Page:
Monte Carlo simulation of PET and SPECT imaging of 90Y

Authors


Abstract

Purpose:

Yittrium-90 (90Y) is traditionally thought of as a pure beta emitter, and is used in targeted radionuclide therapy, with imaging performed using bremsstrahlung single-photon emission computed tomography (SPECT). However, because 90Y also emits positrons through internal pair production with a very small branching ratio, positron emission tomography (PET) imaging is also available. Because of the insufficient image quality of 90Y bremsstrahlung SPECT, PET imaging has been suggested as an alternative. In this paper, the authors present the Monte Carlo-based simulation–reconstruction framework for 90Y to comprehensively analyze the PET and SPECT imaging techniques and to quantitatively consider the disadvantages associated with them.

Methods:

Our PET and SPECT simulation modules were developed using Monte Carlo simulation of Electrons and Photons (MCEP), developed by Dr. S. Uehara. PET code (MCEP-PET) generates a sinogram, and reconstructs the tomography image using a time-of-flight ordered subset expectation maximization (TOF-OSEM) algorithm with attenuation compensation. To evaluate MCEP-PET, simulated results of 18F PET imaging were compared with the experimental results. The results confirmed that MCEP-PET can simulate the experimental results very well. The SPECT code (MCEP-SPECT) models the collimator and NaI detector system, and generates the projection images and projection data. To save the computational time, the authors adopt the prerecorded 90Y bremsstrahlung photon data calculated by MCEP. The projection data are also reconstructed using the OSEM algorithm. The authors simulated PET and SPECT images of a water phantom containing six hot spheres filled with different concentrations of 90Y without background activity. The amount of activity was 163 MBq, with an acquisition time of 40 min.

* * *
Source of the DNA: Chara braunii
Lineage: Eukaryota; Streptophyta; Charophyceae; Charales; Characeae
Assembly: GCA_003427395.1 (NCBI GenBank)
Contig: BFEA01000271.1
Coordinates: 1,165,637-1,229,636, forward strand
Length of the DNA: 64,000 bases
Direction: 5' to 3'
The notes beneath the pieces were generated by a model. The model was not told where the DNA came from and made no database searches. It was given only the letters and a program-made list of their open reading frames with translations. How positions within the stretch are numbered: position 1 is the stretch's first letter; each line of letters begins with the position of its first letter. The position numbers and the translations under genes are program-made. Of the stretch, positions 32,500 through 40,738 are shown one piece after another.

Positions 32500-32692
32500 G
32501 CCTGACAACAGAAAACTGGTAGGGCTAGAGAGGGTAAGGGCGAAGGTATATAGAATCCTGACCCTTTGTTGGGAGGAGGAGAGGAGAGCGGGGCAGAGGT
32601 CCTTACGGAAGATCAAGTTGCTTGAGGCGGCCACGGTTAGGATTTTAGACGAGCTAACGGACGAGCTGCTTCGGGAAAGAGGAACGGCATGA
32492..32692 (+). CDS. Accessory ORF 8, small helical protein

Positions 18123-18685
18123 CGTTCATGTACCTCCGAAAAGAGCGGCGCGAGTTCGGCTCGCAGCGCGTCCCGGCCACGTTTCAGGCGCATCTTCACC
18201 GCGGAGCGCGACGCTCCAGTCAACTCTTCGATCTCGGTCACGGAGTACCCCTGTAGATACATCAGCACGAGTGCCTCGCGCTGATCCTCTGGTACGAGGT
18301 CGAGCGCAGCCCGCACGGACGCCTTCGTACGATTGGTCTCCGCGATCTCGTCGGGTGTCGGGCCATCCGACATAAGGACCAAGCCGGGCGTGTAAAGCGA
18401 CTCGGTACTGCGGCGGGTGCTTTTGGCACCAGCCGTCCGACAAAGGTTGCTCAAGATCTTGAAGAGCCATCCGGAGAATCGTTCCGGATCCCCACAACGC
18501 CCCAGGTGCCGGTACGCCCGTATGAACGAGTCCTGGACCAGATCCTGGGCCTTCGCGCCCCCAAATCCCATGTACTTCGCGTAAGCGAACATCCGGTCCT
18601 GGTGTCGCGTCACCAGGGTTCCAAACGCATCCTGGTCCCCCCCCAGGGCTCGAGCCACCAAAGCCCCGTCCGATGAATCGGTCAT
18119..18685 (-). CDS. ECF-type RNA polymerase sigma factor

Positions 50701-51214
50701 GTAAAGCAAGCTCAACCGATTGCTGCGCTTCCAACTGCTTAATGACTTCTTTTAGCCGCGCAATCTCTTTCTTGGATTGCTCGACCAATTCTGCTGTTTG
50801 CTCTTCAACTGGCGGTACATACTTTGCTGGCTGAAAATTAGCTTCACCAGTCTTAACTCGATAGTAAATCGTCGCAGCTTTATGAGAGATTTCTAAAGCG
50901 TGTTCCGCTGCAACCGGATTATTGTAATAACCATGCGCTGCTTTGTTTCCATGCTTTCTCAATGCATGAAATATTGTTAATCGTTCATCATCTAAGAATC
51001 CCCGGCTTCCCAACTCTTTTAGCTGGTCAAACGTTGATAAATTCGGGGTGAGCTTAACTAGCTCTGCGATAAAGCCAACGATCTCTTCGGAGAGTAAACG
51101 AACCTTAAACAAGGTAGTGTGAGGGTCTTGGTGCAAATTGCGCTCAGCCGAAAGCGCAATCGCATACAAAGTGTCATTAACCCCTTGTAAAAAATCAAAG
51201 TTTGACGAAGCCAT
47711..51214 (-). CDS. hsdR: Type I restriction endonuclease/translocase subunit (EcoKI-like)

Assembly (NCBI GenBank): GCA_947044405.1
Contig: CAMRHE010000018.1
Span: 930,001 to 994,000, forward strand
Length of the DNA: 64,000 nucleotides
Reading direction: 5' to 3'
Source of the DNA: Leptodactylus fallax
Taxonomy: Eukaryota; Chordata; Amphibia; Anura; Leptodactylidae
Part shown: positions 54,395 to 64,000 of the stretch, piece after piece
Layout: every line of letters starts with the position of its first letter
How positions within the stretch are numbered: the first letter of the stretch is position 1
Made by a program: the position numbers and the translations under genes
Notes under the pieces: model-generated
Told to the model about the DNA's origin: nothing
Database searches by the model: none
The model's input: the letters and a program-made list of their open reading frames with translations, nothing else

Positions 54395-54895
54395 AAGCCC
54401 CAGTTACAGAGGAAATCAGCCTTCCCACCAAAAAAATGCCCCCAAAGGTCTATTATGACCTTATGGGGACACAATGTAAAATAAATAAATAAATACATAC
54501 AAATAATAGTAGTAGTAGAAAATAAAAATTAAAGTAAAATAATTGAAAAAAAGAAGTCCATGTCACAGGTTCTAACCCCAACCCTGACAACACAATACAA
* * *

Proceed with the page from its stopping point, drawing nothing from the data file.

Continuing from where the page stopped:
Results:

The simulated 90Y-PET image accurately simulated the experimental results. PET image is visually superior to SPECT image because of the low background noise. The simulation reveals that the detected photon number in SPECT is comparable to that of PET, but the large fraction (approximately 75%) of scattered and penetration photons contaminates SPECT image. The lower limit of 90Y detection in SPECT image was approximately 200 kBq/ml, while that in PET image was approximately 100 kBq/ml.

Conclusions:

By comparing the background noise level and the image concentration profile of both the techniques, PET image quality was determined to be superior to that of bremsstrahlung SPECT. The developed simulation codes will be very useful in the future investigations of PET and bremsstrahlung SPECT imaging of 90Y.

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